By Kelsey Davenport
The head of the international organization charged with monitoring Iran’s compliance with the 2015 nuclear deal said Iran is meeting its obligations under the accord and warned against states trying to influence verification activities. Less than three weeks later, the United States imposed sanctions against Iranian officials and institutions that Washington alleges are working to retain nuclear weapons-related expertise in Iran.
“Iran is implementing its nuclear commitments,” said Yukiya Amano, director-general of the International Atomic Energy Agency (IAEA), in March 4 remarks to the agency’s Board of Governors. Amano urged Tehran to continue adhering to the deal, known as the Joint Comprehensive Plan of Action (JCPOA).
The United States, which withdrew from the agreement in 2018, levied new sanctions on March 22 against Iran’s Organization of Defensive Innovation and Research, purported to employ staff from Iran’s past nuclear weapons research activities.
“This is a way for them to keep the gang together, as it were, and to provide a reconstitution capability for that weapons program,” said a senior administration official briefing the media March 22. The sanctions impose travel and commercial restrictions on 14 individuals and 17 entities.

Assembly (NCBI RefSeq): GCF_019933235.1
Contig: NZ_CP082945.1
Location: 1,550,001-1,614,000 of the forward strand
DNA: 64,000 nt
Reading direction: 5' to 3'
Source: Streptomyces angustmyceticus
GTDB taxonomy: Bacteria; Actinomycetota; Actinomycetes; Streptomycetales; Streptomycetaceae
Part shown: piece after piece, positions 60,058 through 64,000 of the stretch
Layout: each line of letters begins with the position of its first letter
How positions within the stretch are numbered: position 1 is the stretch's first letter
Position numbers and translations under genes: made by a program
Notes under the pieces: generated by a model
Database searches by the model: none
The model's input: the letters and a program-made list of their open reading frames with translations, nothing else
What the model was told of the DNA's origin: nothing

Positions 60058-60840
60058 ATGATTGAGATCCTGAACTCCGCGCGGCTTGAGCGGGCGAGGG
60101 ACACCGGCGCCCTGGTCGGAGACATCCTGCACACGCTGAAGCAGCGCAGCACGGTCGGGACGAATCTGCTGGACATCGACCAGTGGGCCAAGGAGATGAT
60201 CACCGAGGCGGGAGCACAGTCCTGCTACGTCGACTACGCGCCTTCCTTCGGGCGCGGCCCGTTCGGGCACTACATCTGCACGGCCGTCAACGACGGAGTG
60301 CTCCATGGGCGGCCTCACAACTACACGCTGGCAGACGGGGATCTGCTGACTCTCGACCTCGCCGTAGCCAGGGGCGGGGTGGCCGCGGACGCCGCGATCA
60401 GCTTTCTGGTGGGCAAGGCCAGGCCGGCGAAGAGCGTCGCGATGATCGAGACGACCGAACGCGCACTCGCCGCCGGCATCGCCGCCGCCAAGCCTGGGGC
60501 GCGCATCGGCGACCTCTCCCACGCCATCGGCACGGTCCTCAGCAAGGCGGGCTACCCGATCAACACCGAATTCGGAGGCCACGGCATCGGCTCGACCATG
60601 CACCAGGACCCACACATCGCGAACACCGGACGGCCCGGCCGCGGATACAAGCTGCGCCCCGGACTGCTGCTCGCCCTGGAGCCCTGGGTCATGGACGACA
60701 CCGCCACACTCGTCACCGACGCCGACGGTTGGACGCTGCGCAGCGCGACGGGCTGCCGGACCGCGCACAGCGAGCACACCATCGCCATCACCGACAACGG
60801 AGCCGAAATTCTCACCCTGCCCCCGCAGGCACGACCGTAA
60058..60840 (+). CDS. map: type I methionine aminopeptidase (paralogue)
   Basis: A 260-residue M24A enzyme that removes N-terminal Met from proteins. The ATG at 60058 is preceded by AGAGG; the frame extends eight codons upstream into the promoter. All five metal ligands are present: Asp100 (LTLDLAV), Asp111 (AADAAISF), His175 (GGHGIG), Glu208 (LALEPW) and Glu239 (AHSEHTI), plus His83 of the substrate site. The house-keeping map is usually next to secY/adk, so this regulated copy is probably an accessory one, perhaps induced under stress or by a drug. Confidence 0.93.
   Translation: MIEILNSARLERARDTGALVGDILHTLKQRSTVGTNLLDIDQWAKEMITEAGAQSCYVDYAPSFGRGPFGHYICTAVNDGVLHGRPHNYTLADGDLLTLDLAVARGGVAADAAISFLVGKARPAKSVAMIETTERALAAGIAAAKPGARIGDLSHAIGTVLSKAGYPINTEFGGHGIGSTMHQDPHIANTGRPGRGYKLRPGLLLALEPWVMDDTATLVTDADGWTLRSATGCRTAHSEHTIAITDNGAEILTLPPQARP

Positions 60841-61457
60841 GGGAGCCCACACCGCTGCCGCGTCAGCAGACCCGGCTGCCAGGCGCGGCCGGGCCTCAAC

The IAEA quarterly report on Iran’s nuclear program, released publicly just days after Amano’s statement, contains additional details demonstrating that Iran is abiding by the deal’s terms. It notes that Iran’s stockpile of enriched uranium is below the 300-kilogram cap set by the JCPOA and that Iran has not enriched uranium above the limit of 3.67 percent uranium-235, far below the 90 percent level considered useful for weapons purposes.
The report notes that the agency has had access to “all the sites and locations in Iran which it needed to visit.”
Amano also continued to defend the importance of the IAEA’s independence in evaluating information related to its efforts to monitor peaceful nuclear activities. He emphasized that the IAEA “undertakes analysis and takes action in an impartial, independent, and objective manner.”
Amano’s March 4 statement is not the first time that he has pushed back against attempts by some nations to direct the agency’s verification work. “If attempts are made to micromanage or put pressure on the agency in nuclear verification, that is counterproductive and extremely harmful,” he said, adding that “independent, impartial, and factual safeguards implementation is essential to maintain our credibility.”
Although Amano did not identify specific states, Israeli officials have called on the IAEA to visit undeclared sites in Iran and follow up on materials that Israel stole from an Iranian archive in January 2018 and shared with the agency later in the year. In September at the UN General Assembly, Israeli Prime Minister Benjamin Netanyahu specifically called on the IAEA to visit a site identified by Israeli intelligence as housing materials and documents related to Iran’s past nuclear weapons program. (See ACT, October 2018.)